The map adds to growing evidence that Britain’s coronavirus outbreak is fading out and shows a postcode-by-postcode breakdown of where the most people have died.
Crabtree and Fir Vale in Sheffield had the most Covid-19 deaths between March and July with 67, followed by Bishop Auckland in County Durham with 38.
There were 90.2 deaths per 100,000 people that involved Covid-19 in England and Wales over the five month period. But this dropped over the summer from a peak of 53.4 per 100,000 during April to just 1.8 in July.
The North West of England had the highest coronavirus mortality rate for the month of July, but figures for all regions have decreased since the previous month. There were 2.8 deaths involving Covid-19 per 100,000 of population for the North West compared with 0.3 in the South West and 1.2 in London.
People in deprived areas were twice as likely to die of Covid-19 than those in wealthy areas, the figures described as ‘sobering’ showed.
The Office for National Statistics figures are based on all deaths where Covid-19 was mentioned on the death certificate and which had been registered by August 15. There were 51,831 Covid-19 deaths between 1 March and 31 July this year, representing a fifth of deaths of all causes.
It comes as public health bosses today announced that Trafford in Greater Manchester and Burnley and Hyndburn in Lancashire will be released from tough restrictions that banned residents from meeting other households in the comfort of their own home or garden.
Officials also revealed the reproduction rate of the coronavirus in England could be above one for the first time since Britain’s chief scientists started issuing weekly updates. It must stay below one or the virus risks spiralling out of control again, experts say.
And government figures revealed the number of people testing positive for coronavirus has jumped by a quarter in the past week. Another 1,276 Britons were confirmed to have the virus today – up from 1,033 last Friday. Health bosses also confirmed nine more victims – taking the overall death toll to 41,486.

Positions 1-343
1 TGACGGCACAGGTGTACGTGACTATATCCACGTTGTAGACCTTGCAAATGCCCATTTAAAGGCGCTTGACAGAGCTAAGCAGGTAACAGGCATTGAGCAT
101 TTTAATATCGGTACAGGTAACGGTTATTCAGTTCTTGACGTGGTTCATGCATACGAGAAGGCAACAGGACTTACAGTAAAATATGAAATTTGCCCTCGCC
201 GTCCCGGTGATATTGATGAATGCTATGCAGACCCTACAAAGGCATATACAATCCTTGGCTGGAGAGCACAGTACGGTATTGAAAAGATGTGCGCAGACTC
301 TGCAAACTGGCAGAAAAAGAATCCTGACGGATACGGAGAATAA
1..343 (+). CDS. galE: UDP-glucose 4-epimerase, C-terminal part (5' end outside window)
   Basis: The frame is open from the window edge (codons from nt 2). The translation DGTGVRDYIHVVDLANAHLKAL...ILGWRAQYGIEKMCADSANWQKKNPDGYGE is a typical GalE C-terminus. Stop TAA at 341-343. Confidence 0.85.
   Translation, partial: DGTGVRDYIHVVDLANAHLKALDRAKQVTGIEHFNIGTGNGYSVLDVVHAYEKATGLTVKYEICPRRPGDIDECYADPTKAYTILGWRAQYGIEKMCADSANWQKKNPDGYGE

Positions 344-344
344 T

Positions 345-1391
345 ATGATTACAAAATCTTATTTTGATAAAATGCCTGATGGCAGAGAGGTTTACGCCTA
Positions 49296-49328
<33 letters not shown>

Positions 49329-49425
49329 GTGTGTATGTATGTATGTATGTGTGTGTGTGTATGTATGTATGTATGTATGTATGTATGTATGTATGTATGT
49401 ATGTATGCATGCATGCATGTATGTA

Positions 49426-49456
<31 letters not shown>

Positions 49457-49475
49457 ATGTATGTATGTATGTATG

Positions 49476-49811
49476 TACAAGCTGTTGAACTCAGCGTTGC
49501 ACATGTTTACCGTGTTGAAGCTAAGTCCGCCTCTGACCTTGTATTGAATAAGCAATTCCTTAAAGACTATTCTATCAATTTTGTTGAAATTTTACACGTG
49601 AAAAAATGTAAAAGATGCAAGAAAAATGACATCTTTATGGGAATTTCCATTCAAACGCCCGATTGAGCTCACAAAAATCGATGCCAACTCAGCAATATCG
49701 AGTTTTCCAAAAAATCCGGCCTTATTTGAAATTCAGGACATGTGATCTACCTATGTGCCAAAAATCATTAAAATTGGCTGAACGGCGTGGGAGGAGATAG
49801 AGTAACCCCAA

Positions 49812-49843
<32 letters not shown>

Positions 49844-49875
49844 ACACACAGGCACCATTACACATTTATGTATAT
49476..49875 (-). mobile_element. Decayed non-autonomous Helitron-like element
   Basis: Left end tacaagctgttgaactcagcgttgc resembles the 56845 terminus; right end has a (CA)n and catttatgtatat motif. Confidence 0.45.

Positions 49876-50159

But separate data published today showed that the estimated number of people catching the virus in England is continuing to fall, with the Office for National Statistics predicting there are 2,200 new cases each day, down eight per cent from 2,400 last week.
In other coronavirus developments in Britain today:
- Ministers announced eight boroughs including Trafford in Greater Manchester, and Burnley and Hyndburn in Lancashire, will be released from tough local lockdown rules;
- Britain is preparing to fast-track a coronavirus vaccine to get it approved without the EU’s say-so, and will train more doctors, nurses, midwives, pharmacists, physiotherapists and even vets to administer the jabs;
- A poll of more than 14,000 adults in 14 countries found that people believe the UK and the US have handled the coronavirus pandemic worse than any other developed country;
- Prime Minister Boris Johnson is stepping up his efforts to get people back into their offices and bring an end to working from home as he prepares a PR campaign to revive struggling town and city centres;
- Research published overnight revealed that not a single previously-healthy child has died of Covid-19 in Britain, and that all the six youngsters who did die were severely ill before they caught the virus.